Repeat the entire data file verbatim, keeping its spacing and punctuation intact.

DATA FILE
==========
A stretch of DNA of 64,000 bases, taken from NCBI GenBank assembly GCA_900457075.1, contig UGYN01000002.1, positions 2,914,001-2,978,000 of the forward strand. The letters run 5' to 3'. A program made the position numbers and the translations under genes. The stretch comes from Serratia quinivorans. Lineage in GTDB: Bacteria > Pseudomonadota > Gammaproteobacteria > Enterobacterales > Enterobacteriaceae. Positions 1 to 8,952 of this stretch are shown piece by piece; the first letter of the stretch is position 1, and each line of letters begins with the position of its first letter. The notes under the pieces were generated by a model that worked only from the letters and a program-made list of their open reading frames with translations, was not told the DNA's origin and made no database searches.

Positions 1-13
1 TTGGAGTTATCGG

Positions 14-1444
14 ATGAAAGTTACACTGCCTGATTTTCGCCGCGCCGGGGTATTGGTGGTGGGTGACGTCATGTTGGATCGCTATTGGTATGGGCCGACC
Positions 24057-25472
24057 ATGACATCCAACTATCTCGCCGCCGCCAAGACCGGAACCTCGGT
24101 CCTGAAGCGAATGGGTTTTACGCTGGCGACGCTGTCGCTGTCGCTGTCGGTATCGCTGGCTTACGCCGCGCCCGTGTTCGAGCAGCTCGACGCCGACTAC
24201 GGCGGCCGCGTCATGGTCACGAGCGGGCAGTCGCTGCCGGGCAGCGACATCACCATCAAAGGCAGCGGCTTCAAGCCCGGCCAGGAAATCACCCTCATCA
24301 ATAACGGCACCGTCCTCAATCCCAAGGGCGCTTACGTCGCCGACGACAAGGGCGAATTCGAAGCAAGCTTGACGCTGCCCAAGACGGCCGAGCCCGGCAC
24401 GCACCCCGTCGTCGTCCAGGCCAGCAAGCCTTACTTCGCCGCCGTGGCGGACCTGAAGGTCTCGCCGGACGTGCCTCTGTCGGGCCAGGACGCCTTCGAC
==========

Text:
A stretch of DNA of 64,000 bases, taken from NCBI GenBank assembly GCA_900457075.1, contig UGYN01000002.1, positions 2,914,001-2,978,000 of the forward strand. The letters run 5' to 3'. A program made the position numbers and the translations under genes. The stretch comes from Serratia quinivorans. Lineage in GTDB: Bacteria > Pseudomonadota > Gammaproteobacteria > Enterobacterales > Enterobacteriaceae. Positions 1 to 8,952 of this stretch are shown piece by piece; the first letter of the stretch is position 1, and each line of letters begins with the position of its first letter. The notes under the pieces were generated by a model that worked only from the letters and a program-made list of their open reading frames with translations, was not told the DNA's origin and made no database searches.

Positions 1-13
1 TTGGAGTTATCGG

Positions 14-1444
14 ATGAAAGTTACACTGCCTGATTTTCGCCGCGCCGGGGTATTGGTGGTGGGTGACGTCATGTTGGATCGCTATTGGTATGGGCCGACC
Positions 24057-25472
24057 ATGACATCCAACTATCTCGCCGCCGCCAAGACCGGAACCTCGGT
24101 CCTGAAGCGAATGGGTTTTACGCTGGCGACGCTGTCGCTGTCGCTGTCGGTATCGCTGGCTTACGCCGCGCCCGTGTTCGAGCAGCTCGACGCCGACTAC
24201 GGCGGCCGCGTCATGGTCACGAGCGGGCAGTCGCTGCCGGGCAGCGACATCACCATCAAAGGCAGCGGCTTCAAGCCCGGCCAGGAAATCACCCTCATCA
24301 ATAACGGCACCGTCCTCAATCCCAAGGGCGCTTACGTCGCCGACGACAAGGGCGAATTCGAAGCAAGCTTGACGCTGCCCAAGACGGCCGAGCCCGGCAC
24401 GCACCCCGTCGTCGTCCAGGCCAGCAAGCCTTACTTCGCCGCCGTGGCGGACCTGAAGGTCTCGCCGGACGTGCCTCTGTCGGGCCAGGACGCCTTCGAC